Ting-Yao Hsu


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Summaries as Captions: Generating Figure Captions for Scientific Documents with Automated Text Summarization
Chieh-Yang Huang | Ting-Yao Hsu | Ryan Rossi | Ani Nenkova | Sungchul Kim | Gromit Yeuk-Yin Chan | Eunyee Koh | C Lee Giles | Ting-Hao Huang
Proceedings of the 16th International Natural Language Generation Conference

Good figure captions help paper readers understand complex scientific figures. Unfortunately, even published papers often have poorly written captions. Automatic caption generation could aid paper writers by providing good starting captions that can be refined for better quality. Prior work often treated figure caption generation as a vision-to-language task. In this paper, we show that it can be more effectively tackled as a text summarization task in scientific documents. We fine-tuned PEGASUS, a pre-trained abstractive summarization model, to specifically summarize figure-referencing paragraphs (e.g., “Figure 3 shows...”) into figure captions. Experiments on large-scale arXiv figures show that our method outperforms prior vision methods in both automatic and human evaluations. We further conducted an in-depth investigation focused on two key challenges: (i) the common presence of low-quality author-written captions and (ii) the lack of clear standards for good captions. Our code and data are available at: https://github.com/Crowd-AI-Lab/Generating-Figure-Captions-as-a-Text-Summarization-Task.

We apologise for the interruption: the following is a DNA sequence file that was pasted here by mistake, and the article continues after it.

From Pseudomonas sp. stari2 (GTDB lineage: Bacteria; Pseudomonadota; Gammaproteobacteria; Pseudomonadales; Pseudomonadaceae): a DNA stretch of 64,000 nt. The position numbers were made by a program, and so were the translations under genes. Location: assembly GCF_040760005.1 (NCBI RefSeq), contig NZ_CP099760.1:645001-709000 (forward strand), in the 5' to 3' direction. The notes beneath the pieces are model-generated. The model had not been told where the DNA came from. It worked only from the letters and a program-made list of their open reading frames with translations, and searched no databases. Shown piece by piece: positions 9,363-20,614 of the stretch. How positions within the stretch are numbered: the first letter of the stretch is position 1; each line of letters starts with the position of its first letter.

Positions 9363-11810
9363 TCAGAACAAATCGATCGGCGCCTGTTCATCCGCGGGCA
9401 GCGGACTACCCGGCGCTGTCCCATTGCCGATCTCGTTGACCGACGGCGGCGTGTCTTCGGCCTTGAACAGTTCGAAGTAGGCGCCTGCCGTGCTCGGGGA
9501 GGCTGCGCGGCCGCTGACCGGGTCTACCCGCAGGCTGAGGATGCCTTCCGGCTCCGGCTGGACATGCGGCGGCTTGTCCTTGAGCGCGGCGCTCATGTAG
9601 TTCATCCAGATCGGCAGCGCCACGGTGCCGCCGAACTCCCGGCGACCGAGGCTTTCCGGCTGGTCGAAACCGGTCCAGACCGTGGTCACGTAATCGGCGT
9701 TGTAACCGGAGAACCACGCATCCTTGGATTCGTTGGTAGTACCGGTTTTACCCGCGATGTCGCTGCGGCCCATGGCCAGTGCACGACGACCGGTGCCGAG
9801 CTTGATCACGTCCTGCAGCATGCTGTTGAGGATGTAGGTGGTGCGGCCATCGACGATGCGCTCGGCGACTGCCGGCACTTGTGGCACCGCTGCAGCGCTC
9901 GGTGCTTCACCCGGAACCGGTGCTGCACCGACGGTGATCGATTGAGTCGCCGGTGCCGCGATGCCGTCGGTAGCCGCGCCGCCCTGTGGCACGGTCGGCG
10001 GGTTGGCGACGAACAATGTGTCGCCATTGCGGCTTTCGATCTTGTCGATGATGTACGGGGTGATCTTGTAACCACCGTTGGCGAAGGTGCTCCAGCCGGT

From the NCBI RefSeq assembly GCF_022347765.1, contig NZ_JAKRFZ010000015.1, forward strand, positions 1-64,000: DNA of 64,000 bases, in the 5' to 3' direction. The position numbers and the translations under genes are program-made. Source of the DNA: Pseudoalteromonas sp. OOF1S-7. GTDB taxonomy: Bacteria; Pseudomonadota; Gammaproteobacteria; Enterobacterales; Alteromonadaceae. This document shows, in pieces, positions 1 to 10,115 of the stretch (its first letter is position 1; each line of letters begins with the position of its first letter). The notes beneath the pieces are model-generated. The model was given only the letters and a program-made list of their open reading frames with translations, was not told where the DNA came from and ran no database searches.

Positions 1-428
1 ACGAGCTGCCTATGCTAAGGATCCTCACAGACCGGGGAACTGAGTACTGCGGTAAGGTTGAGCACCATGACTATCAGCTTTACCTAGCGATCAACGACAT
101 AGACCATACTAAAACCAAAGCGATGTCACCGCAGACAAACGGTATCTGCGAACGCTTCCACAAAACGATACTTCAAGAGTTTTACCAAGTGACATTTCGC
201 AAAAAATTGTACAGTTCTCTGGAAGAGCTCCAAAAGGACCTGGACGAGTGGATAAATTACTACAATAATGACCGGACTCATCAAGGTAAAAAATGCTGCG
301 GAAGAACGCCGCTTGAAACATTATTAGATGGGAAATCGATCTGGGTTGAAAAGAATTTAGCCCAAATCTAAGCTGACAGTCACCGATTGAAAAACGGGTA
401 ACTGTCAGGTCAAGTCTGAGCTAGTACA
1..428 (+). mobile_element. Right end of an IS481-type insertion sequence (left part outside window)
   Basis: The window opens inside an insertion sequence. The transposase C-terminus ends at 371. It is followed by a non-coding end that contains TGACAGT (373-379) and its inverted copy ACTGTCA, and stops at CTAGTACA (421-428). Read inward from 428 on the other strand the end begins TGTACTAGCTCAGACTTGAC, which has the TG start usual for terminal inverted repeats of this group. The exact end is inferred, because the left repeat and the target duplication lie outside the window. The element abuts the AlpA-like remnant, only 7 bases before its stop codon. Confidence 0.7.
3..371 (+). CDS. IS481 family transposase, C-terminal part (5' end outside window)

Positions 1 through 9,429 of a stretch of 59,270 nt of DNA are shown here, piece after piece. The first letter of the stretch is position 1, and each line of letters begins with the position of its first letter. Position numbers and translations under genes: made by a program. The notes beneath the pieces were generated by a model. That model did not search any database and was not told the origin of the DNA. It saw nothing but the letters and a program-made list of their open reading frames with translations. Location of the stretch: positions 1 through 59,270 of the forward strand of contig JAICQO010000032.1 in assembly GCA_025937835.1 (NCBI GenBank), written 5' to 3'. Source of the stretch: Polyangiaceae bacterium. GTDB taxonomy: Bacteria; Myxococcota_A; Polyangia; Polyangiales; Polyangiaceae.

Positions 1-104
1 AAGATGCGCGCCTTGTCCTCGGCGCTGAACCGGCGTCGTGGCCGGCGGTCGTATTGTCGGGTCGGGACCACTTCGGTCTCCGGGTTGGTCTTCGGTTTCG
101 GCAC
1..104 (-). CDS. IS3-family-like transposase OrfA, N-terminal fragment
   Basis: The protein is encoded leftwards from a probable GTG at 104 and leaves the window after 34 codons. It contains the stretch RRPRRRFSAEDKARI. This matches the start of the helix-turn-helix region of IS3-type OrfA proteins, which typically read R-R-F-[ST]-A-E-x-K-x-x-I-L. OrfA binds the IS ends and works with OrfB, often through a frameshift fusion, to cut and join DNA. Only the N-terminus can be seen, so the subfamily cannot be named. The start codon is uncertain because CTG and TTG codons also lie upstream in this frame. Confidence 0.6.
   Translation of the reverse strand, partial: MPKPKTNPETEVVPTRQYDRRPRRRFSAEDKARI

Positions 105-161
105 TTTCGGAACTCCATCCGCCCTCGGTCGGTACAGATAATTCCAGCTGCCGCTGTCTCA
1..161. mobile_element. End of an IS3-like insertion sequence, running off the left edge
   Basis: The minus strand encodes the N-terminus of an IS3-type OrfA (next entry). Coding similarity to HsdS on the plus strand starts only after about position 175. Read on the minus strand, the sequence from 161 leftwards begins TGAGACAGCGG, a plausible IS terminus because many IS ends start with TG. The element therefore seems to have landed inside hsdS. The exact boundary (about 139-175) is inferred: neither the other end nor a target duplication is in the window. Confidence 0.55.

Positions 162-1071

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GPT-4 as an Effective Zero-Shot Evaluator for Scientific Figure Captions
Ting-Yao Hsu | Chieh-Yang Huang | Ryan Rossi | Sungchul Kim | C. Giles | Ting-Hao Huang
Findings of the Association for Computational Linguistics: EMNLP 2023

There is growing interest in systems that generate captions for scientific figures. However, assessing these systems’ output poses a significant challenge. Human evaluation requires academic expertise and is costly, while automatic evaluation depends on often low-quality author-written captions. This paper investigates using large language models (LLMs) as a cost-effective, reference-free method for evaluating figure captions. We first constructed SCICAP-EVAL, a human evaluation dataset that contains human judgments for 3,600 scientific figure captions, both original and machine-made, for 600 arXiv figures. We then prompted LLMs like GPT-4 and GPT-3 to score (1-6) each caption based on its potential to aid reader understanding, given relevant context such as figure-mentioning paragraphs. Results show that GPT-4, used as a zero-shot evaluator, outperformed all other models and even surpassed assessments made by computer science undergraduates, achieving a Kendall correlation score of 0.401 with Ph.D. students’ rankings.


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Summarizing Community-based Question-Answer Pairs
Ting-Yao Hsu | Yoshi Suhara | Xiaolan Wang
Proceedings of the 2022 Conference on Empirical Methods in Natural Language Processing